Lab2-FeCe - Chemistry 227 Fall 2010 Lab 2 Potentiometric...

Info iconThis preview shows pages 1–2. Sign up to view the full content.

View Full Document Right Arrow Icon
1 Chemistry 227 – Fall 2010 Lab 2: Potentiometric Titration of Iron(II) With Cerium(IV) Objectives and Overview: You will learn about electrochemical potential measurements through the determination of the concentration of a Ce(IV) solution. For this determination, you will titrate a known Fe(II) solution with the unknown Ce(IV) solution while monitoring electrochemical potential with a platinum wire as a “working” (or “indicator”) electrode and a saturated calomel electrode (SCE) as a reference electrode. In addition to improving your understanding of redox equilibria, this experiment will demonstrate the advantages of titration and require that you apply what you have learned about calibration, statistics, and propagation of uncertainty. Background Chapter 16 section 5 of Harris describes the chemistry of cerium solutions as analytical reagents, and section 1 covers the basics of potentiometric titration. (Some information in this procedure was also taken from E.H. Swift and E.A. Butler, Quantitative Measurement and Chemical Equilibria ). Solutions of ceric compounds were first used as analytical redox agents about 130 years ago, and the advantages of ceric sulfate solutions were already firmly established in the late 1920s. These advantages include, (1) Ce(IV) sulfate solutions appear to be stable indefinitely, (2) Ce(III) is the only reduction product, (3) titrations can be done in hydrochloric acid solutions without significant oxidation of chloride during the time needed for a titration, and (4) although the oxidizing power of Ce(IV) is less than that of permanganate, it can often be used to replace the more troublesome permanganate in analytical procedures. Standard solutions of Ce(IV) can be prepared from primary standard ceric compounds, but common practice is to prepare a solution from less expensive and readily available reagent grade ceric sulfate and then standardize the solution against another standard. Ferrous ethylene diammonium sulfate (FEDS) can be used as a primary standard for this purpose. The titration reaction can be represented as Fe(II) + Ce(IV) = Fe(III) + Ce(III) The notation used in this equation emphasizes the fact that +3 or +4 (as well as even many +2) ions don’t really exist in aqueous solution as the simple ions, but rather as complexes with water or other available ligands. Hydrolysis by such high-oxidation state metal ions is extensive unless the solution is made quite acidic, so solutions of Ce(IV) are made up in sulfuric acid, or some other strong acid, to prevent precipitation of hydroxides. The choice of acid affects the oxidizing strength of the ceric ion. Its oxidizing strength decreases in going from nitric to sulfuric to hydrochloric acid solutions (the formal reduction potential becomes less positive) because ceric ion forms complexes of increasing stability with nitrate, sulfate, and chloride. No significant complexation of ceric ion with perchlorate appears to occur, but perchloric acid is used only in special circumstances because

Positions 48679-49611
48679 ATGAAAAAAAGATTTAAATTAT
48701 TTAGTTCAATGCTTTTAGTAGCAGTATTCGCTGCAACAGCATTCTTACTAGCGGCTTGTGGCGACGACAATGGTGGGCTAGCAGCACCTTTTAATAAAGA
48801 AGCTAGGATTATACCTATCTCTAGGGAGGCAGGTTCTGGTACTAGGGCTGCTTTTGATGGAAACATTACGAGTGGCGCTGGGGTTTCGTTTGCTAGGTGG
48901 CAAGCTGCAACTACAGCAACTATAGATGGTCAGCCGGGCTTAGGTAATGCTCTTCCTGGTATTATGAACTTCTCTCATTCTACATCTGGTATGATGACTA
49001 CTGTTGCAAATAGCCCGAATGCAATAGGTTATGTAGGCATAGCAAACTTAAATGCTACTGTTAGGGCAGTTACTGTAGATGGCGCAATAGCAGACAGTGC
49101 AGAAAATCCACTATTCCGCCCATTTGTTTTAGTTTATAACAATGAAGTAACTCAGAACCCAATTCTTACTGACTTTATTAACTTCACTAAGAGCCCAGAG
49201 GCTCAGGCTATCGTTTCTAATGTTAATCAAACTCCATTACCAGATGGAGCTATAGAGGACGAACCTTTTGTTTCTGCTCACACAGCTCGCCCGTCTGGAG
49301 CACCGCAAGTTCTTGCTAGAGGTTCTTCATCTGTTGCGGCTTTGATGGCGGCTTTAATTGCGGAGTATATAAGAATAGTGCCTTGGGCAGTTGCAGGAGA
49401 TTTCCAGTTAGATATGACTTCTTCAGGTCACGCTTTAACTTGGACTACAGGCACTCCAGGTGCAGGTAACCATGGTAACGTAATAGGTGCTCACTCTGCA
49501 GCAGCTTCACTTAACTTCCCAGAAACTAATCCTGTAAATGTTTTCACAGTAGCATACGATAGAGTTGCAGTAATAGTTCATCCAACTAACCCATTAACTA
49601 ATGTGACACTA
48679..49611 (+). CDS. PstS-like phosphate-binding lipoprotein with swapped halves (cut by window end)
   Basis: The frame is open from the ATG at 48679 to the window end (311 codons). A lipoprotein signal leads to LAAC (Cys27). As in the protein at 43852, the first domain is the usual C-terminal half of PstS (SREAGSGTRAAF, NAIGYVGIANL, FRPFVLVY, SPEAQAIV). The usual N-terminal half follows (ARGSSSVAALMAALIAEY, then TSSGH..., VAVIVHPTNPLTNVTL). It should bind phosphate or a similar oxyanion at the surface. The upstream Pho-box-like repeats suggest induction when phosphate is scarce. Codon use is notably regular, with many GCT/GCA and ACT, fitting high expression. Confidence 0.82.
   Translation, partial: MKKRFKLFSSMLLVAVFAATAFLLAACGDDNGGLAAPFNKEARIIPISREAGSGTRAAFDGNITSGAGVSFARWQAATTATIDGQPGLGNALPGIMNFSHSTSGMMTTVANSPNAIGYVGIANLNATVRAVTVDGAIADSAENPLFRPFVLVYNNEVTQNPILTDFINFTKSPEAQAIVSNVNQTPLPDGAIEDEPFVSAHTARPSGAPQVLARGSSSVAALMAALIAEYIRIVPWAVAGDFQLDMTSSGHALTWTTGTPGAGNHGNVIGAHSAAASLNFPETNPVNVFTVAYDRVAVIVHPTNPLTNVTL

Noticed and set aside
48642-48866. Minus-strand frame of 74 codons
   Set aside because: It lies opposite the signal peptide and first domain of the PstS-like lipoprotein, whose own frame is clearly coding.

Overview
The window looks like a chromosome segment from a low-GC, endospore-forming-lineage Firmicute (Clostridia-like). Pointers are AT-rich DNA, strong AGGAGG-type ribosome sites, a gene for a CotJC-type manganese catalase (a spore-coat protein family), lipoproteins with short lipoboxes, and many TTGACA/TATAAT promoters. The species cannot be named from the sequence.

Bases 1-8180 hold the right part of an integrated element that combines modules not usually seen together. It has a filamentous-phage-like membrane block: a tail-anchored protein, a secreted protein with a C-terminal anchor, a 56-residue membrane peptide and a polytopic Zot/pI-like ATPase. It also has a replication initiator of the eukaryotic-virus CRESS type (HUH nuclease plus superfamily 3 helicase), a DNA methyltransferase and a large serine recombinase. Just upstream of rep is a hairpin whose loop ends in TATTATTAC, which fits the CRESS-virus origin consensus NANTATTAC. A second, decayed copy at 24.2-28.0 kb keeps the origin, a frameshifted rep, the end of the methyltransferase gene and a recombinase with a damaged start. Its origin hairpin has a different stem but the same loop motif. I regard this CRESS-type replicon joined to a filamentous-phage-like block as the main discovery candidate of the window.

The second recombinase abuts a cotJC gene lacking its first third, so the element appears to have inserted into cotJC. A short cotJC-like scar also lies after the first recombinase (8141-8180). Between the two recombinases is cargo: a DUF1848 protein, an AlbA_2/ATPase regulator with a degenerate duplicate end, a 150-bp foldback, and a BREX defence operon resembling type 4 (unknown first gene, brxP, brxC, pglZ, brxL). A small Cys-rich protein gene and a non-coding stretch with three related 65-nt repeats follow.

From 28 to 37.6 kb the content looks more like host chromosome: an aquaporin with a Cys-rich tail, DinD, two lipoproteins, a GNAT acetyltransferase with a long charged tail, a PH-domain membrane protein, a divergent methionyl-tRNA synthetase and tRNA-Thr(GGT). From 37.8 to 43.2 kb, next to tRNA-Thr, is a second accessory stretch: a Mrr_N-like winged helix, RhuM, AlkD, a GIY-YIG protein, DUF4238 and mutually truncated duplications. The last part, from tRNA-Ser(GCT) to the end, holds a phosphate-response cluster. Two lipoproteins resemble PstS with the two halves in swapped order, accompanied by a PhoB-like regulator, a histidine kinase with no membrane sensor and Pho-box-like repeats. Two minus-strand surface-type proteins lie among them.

Background image of page 1

Info iconThis preview has intentionally blurred sections. Sign up to view the full version.

View Full DocumentRight Arrow Icon
Image of page 2
This is the end of the preview. Sign up to access the rest of the document.

This note was uploaded on 03/15/2012 for the course CHEM 227 taught by Professor Stevengoates during the Fall '10 term at BYU.

Page1 / 5

Lab2-FeCe - Chemistry 227 Fall 2010 Lab 2 Potentiometric...

This preview shows document pages 1 - 2. Sign up to view the full document.

View Full Document Right Arrow Icon
Ask a homework question - tutors are online